9: Emphasizes the positive qualities of others and of their environment. They idealize their world. Avoids seeing: problems with their loved ones or their environment as well as their own lack of development. Problems with needs: feeling overwhelmed by their own needs and the needs of others. They do not want to deal with others.
At a glance: deny that they have any problems.
2: “You have a problem. I am here to help you.”
7: “There may be a problem, but I’m fine.”
9: “What problem? I don’t think there is a problem.”
Main themes of the Competency Group:
1: Emphasizes being correct, organized, and sensible. They focus on standards, improving themselves, and knowing the rules. Manages feelings: by repression and denial. Feelings are channeled into activity, getting things done perfectly. Feelings are also held as a physical rigidity in the body. Relation to systems: 1s want to work with the system. They try to be a “good boy or girl” and are irritated with people who disregard the rules.
3: Emphasizes being efficient, capable, and outstanding. They focus on goals, being pragmatic, and knowing how to present self. Manages feelings: by repression and keeping attention on tasks, staying active. Achievement offsets painful feelings. They look to others for feeling cues. Relation to systems: 3s want to work with the system but also like being outside of it–bending rules and finding shortcuts.
5: Emphasizes being the expert and having deep information. They focus on the process, objective facts, and maintaining clarity and detachment. Manages feelings: by splitting off and abstracting feelings, they stay preoccupied and cerebral as if their feelings were happening to somebody else. Relation to systems: 5s reject the system and want to work on their own, outside of it. They have little patience with rules or procedures.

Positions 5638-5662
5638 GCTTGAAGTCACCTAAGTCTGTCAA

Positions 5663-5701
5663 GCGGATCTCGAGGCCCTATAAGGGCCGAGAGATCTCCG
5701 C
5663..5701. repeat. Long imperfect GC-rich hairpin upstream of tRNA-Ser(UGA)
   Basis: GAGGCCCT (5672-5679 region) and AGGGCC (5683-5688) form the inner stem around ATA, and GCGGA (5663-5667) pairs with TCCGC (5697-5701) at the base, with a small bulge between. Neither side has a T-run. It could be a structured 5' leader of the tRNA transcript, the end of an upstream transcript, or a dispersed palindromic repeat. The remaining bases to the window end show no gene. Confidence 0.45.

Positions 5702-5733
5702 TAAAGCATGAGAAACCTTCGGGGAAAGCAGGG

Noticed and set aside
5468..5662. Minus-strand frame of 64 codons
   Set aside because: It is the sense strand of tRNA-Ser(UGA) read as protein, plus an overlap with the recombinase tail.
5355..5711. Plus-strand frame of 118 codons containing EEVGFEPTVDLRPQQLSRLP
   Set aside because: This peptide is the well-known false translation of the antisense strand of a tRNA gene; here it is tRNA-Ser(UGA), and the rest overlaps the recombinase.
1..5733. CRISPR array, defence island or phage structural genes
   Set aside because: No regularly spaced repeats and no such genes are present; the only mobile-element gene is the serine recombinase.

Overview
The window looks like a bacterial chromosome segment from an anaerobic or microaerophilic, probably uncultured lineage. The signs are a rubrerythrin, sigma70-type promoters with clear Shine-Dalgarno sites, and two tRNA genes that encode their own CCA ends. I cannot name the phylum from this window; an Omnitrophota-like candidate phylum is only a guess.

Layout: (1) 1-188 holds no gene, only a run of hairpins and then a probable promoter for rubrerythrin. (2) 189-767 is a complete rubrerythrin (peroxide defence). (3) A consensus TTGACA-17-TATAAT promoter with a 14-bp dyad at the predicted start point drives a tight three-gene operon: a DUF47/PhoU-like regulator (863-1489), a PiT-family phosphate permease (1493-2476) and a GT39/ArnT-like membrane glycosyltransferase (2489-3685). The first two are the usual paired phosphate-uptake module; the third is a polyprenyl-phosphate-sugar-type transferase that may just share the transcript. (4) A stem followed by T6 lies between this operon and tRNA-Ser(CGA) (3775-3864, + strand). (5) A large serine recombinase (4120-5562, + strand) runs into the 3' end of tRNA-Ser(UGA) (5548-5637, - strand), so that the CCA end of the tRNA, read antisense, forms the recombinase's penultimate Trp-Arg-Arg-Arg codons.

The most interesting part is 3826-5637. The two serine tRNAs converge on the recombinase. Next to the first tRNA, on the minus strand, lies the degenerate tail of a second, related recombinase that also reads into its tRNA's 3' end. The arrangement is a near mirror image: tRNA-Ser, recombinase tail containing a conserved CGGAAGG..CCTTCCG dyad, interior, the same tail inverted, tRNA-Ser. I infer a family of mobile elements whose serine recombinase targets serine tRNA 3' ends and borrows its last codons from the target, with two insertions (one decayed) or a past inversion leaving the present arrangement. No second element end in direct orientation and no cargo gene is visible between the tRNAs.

At a glance: cut off feelings and solve problems logically.
1: “I’m sure we can solve this like sensible, mature adults.”
3: “There’s an efficient solution to this–we just need to get to work.”
5: “There are a number of hidden issues here; let me think about this.”
Main Themes of the Reactive Group:
4: Seeks a rescuer, someone to understand them and support their life and dreams. They want to be seen. Fears: abandonment–no one will care for them; they will not have enough support to find and become themselves. Deals with others by keeping others interested by limiting access, playing hard to get, and holding on to supporters.
6: Seeks both independence and support. They want someone to rely on but they also need to be “the strong one.” Fears: being abandoned and without support, but also becoming too dependent on others. Deals with others by being committed and reliable while trying to maintain their independence; they are engaging but also defensive.
8: Seeks independence and self-reliance. They want to need others as little as possible, to be their own person. Fears: being controlled or dominated by others. Thus, they fear intimacy and becoming vulnerable by trusting or caring too much. Deals with others by keeping up their guard, not letting others get too close, and toughening themselves against hurt and their need for others.
At a glance: react strongly and need a response from others.
4: “I really feel hurt, and I need to express myself.”
6: “I really feel pressured, and I’ve got to let off some steam.”
8: “I’m angry about this and you’re going to hear about it.”
How each type manipulates others:
1: By correcting them, insisting others share their standards.
2: By finding out others’ needs and desires, thus creating dependencies.
3: By charming others, and by adopting whatever image will “work.”
4: By being temperamental, and by making others “walk on eggshells.”
5: By staying preoccupied, and by detaching emotionally from others.
6: By complaining, and by testing others’ commitments to them.
7: By distracting others, and by insisting others meet their demands.
8: By dominating others, and by demanding others do as they say.
9: By “checking out” and by passive-aggressively resisting others.
– The Wisdom of the Enneagram, by Don Richard Riso and Ross Hudson